In one example, the issues described above may be addressed by a fuel injector system including an injector body with a plurality of nozzle holes and an injector needle coupled to an injector pin. The injector pin includes a curved fuel channel in fluidic communication with a fuel reservoir inside the injector pin. The injector needle and pin are housed inside the injector body, and the curved fuel channel is configured to be in fluidic communication with the plurality of nozzle holes when the injector needle is actuated.

As one example, an actuator coupled to the needle may be activated to push the needle downward, thus moving the pin down through a plurality of positions. At each position, one or more specific fuel injector nozzle holes are fluidically coupled to the fuel reservoir via the curved fuel channel, while all other nozzle holes are blocked. In this way, as the pin is moved downward, each set of nozzle holes injects fuel. The nozzle holes and curvature of the fuel channel may be arranged such that adjacent nozzle holes do not simultaneously inject fuel, thus avoiding interaction between the fuel spray from adjacent nozzle holes. In doing so, the number of nozzle holes may be increased and spray atomization may be enhanced while reducing spray penetration length, thus promoting fuel mixing and increasing combustion efficiency.

It should be understood that the summary above is provided to introduce in simplified form a selection of concepts that are further described in the detailed description. It is not meant to identify key or essential features of the claimed subject matter, the scope of which is defined uniquely by the claims that follow the detailed description. Furthermore, the claimed subject matter is not limited to implementations that solve any disadvantages noted above or in any part of this disclosure.

BRIEF DESCRIPTION OF THE DRAWINGS

FIG. 1 shows a schematic depiction of an internal combustion engine.

FIG. 2 shows an example of a direct fuel injector assembly used in the engine of FIG. 1 in a deactivated position.

FIG. 3 illustrates an injector needle with an injector pin having a curved fuel channel around an outer circumference of the injector needle pin.

FIG. 4 shows a bottom up view of an injector nozzle with sixteen nozzle holes radially arranged around a center chamber of the fuel injector of FIG. 2.

FIG. 5 shows the direct fuel injector assembly of FIG. 2 in a second position.

FIG. 6 shows the direct fuel injector assembly of FIG. 2 in a sixth position.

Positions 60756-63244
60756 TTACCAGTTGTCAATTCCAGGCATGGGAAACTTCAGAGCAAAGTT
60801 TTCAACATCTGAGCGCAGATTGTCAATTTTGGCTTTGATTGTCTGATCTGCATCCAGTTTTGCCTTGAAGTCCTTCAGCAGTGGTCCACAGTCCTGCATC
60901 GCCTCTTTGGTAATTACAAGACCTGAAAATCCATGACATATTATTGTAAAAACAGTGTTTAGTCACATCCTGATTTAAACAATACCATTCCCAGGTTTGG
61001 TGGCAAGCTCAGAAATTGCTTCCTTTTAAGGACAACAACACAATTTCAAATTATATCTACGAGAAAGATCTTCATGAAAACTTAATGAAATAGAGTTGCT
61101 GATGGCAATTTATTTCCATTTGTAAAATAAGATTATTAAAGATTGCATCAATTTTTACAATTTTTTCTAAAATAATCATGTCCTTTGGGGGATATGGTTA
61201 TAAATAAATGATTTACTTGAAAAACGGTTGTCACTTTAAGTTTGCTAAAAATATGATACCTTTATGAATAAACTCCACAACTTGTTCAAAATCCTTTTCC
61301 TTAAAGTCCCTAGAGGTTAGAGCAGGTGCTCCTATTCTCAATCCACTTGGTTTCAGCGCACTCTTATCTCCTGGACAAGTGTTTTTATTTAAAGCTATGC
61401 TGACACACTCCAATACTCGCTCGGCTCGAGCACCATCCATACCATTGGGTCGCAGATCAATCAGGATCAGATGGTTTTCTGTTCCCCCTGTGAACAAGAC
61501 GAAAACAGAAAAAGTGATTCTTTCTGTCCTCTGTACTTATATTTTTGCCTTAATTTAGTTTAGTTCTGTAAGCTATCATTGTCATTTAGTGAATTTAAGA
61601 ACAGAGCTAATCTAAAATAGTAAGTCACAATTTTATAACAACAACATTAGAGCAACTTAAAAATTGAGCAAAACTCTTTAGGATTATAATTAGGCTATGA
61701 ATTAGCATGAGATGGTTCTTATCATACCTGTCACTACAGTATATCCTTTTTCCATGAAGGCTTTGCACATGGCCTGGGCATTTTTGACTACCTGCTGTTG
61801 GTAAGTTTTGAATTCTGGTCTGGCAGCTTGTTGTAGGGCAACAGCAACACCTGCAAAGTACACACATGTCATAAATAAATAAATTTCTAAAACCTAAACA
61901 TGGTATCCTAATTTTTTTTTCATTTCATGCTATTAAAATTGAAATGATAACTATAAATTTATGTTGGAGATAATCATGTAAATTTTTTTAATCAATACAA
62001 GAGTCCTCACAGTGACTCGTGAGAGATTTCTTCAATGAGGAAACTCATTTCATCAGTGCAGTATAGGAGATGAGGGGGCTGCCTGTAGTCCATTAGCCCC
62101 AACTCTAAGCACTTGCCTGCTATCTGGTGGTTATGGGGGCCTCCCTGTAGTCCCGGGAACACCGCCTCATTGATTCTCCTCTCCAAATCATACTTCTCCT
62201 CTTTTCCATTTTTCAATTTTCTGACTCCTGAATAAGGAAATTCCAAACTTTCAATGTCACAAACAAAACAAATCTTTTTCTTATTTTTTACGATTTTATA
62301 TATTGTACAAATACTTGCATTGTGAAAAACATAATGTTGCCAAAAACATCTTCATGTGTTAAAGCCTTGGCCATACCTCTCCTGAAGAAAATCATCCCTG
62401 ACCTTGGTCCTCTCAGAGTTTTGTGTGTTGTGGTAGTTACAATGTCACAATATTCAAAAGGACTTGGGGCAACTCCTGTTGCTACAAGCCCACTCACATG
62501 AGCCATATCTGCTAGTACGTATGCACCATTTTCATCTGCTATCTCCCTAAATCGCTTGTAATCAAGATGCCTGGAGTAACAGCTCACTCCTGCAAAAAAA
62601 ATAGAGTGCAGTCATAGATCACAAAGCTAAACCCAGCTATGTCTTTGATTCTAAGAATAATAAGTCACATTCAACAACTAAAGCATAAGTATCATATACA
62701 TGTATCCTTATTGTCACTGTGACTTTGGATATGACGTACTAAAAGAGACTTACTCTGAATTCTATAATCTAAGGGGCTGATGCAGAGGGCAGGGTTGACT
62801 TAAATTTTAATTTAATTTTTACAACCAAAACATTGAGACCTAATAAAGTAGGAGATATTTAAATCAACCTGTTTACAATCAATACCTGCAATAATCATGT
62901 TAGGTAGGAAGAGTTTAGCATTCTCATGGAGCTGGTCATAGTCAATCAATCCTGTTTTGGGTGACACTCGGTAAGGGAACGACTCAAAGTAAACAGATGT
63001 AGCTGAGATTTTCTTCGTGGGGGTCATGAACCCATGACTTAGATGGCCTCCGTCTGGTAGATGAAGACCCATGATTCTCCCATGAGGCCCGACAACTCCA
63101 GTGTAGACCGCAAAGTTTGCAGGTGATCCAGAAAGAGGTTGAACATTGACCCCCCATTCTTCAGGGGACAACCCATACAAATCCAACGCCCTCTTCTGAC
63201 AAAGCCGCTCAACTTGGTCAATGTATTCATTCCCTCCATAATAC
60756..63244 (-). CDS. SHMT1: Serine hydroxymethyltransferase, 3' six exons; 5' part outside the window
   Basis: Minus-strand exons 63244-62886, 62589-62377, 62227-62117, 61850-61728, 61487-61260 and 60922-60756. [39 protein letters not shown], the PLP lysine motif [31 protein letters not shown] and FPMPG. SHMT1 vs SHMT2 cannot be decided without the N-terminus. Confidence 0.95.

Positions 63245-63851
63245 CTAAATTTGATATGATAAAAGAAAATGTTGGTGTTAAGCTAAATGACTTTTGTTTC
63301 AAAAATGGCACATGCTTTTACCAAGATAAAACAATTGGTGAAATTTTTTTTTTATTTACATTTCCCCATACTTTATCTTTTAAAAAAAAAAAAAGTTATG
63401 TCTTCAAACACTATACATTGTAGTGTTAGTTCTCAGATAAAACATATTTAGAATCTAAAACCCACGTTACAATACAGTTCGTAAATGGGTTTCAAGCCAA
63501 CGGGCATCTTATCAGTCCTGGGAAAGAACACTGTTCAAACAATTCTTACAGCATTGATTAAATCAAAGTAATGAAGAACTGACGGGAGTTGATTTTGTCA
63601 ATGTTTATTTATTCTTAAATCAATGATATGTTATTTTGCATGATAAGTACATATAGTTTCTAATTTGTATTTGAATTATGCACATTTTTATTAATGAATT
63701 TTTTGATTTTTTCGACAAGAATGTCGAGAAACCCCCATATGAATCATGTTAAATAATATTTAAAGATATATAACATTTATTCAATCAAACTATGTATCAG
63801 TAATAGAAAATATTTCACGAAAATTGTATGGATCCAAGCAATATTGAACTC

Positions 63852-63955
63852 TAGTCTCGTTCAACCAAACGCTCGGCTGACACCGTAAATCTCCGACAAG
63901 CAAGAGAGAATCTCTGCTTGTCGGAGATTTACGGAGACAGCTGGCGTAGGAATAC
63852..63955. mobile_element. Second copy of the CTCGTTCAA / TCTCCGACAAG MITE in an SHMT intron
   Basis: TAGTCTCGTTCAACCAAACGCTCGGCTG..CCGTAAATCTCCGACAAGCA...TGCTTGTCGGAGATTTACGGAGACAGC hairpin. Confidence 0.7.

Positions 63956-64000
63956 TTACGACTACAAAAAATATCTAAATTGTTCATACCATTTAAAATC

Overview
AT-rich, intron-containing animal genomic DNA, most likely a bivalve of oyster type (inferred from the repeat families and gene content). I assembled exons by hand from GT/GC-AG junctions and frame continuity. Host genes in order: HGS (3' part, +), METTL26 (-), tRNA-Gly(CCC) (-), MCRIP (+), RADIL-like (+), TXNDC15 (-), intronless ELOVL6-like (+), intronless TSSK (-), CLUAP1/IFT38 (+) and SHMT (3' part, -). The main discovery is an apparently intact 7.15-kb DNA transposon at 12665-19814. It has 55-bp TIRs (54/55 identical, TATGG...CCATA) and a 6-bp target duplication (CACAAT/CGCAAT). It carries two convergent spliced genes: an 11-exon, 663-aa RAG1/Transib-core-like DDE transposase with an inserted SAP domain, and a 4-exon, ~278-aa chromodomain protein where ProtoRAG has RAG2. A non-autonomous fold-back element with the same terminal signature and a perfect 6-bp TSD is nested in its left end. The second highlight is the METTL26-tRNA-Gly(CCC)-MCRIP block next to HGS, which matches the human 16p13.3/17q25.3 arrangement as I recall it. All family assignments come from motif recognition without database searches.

FIG. 7 shows the direct fuel injector assembly of FIG. 2 in a tenth position.

FIG. 8 is a flowchart showing a method for operating the direct fuel injector assembly of FIG. 2.

DETAILED DESCRIPTION

The following description relates to systems and methods for operating a direct fuel injector, which may be incorporated in an engine as shown in FIG. 1. FIG. 2 shows an embodiment of a fuel injector assembly with multiple nozzle holes and an injector needle with a curved fuel channel. The sequential positioning of the injector needle may fluidically connect the fuel channel to a specific nozzle hole, enabling fuel injection through that nozzle hole. FIG. 3 shows a schematic of the injector needle with the curved fuel channel and FIG. 4 shows the fuel injector nozzle holes. The position of the injector needle is regulated by an actuator and by retention springs coupled to the injector needle. In FIG. 2, the fuel injector assembly is in a deactivated position. In FIGS. 5, 6 and 7, the fuel injector assembly is in a second, a sixth and a tenth activated position, respectively. An engine controller may send control signals to an electric actuator coupled to a needle of the direct fuel injector to adjust the position of the nozzle and associated pin, as shown in FIG. 2 and FIGS. 5-7. The controller may perform a control routine, such as the example routine of FIG. 8, to transition the nozzle from a default deactivated position where all injector nozzle holes are closed, to sequentially positioning the injector needle where specific injector nozzle holes are injecting fuel. FIG. 8 depicts a method for injecting fuel by the fuel injector assembly described in FIGS. 2-7.

Referring to FIG. 1, internal combustion engine 10, comprising a plurality of cylinders, one cylinder of which is shown in FIG. 1, is controlled by electronic engine controller 12. Engine 10 includes combustion chamber 30 and cylinder walls 32 with piston 36 positioned therein and connected to crankshaft 40. Flywheel 97 and ring gear 99 are coupled to crankshaft 40. Starter 96 includes pinion shaft 98 and pinion gear 95. Pinion shaft 98 may selectively advance pinion gear 95 to engage ring gear 99. Starter 96 may be directly mounted to the front of the engine or the rear of the engine. In some examples, starter 96 may selectively supply torque to crankshaft 40 via a belt or chain. In one example, starter 96 is in a deactivated state when not engaged to the engine crankshaft. Combustion chamber 30 is shown communicating with intake manifold 44 and exhaust manifold 48 via respective intake valve 52 and exhaust valve 54. Each intake and exhaust valve may be operated by an intake cam 51 and an exhaust cam 53. The position of intake cam 51 may be determined by intake cam sensor 55. The position of exhaust cam 53 may be determined by exhaust cam sensor 57.

Direct fuel injector 66 is shown positioned to inject fuel directly into cylinder 30, which is known to those skilled in the art as direct injection. Fuel injector 66 delivers liquid fuel in proportion to a voltage pulse width or fuel injector pulse width of a signal from controller 12. Fuel is delivered to fuel injector by a fuel system (not shown) including a fuel tank, fuel pump, and fuel rail (not shown). In addition, intake manifold 44 is shown communicating with optional electronic throttle 62, which adjusts a position of throttle plate 64 to control airflow from air intake 42 to intake manifold 44. Distributorless ignition system 88 provides an ignition spark to combustion chamber 30 via spark plug 92 in response to controller 12. Universal Exhaust Gas Oxygen (UEGO) sensor 126 is shown coupled to exhaust manifold 48 upstream of catalytic converter 70. Alternatively, a two-state exhaust gas oxygen sensor may be substituted for UEGO sensor 126.